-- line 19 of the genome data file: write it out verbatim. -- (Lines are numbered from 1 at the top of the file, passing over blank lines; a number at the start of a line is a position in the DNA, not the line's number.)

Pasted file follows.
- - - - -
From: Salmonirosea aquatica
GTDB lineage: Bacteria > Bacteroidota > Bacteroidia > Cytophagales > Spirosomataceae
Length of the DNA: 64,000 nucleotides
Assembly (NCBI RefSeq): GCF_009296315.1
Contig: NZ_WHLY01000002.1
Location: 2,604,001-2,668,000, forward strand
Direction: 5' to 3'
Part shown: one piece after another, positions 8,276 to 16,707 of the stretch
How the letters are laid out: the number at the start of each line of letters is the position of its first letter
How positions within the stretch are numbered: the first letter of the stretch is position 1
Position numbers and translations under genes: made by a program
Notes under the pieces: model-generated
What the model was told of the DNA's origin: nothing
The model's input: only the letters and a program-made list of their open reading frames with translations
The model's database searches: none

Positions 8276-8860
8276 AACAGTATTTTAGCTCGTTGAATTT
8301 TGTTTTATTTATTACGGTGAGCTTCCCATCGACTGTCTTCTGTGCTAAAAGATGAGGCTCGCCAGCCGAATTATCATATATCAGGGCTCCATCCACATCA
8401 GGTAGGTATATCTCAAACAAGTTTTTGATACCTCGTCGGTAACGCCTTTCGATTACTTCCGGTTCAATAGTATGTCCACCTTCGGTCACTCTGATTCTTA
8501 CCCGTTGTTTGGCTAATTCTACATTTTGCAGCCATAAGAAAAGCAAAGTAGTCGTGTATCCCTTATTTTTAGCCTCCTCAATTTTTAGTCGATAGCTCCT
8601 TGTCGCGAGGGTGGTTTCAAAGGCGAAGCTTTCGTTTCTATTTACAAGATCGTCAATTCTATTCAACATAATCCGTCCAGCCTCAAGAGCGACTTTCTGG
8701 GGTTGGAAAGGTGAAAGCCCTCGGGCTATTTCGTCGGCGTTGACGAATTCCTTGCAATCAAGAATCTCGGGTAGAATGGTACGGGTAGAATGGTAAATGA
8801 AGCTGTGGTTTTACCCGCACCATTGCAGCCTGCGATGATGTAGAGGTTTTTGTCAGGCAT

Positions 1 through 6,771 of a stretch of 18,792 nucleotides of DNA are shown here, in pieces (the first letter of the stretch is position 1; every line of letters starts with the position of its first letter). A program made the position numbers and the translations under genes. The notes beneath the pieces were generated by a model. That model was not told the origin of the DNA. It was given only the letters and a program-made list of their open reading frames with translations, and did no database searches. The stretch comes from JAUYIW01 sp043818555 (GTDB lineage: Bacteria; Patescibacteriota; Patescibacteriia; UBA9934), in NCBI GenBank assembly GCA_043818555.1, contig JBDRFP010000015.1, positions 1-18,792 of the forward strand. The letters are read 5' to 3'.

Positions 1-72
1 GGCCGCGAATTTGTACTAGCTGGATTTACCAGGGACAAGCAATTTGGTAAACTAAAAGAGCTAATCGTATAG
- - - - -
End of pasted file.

8401 GGTAGGTATATCTCAAACAAGTTTTTGATACCTCGTCGGTAACGCCTTTCGATTACTTCCGGTTCAATAGTATGTCCACCTTCGGTCACTCTGATTCTTA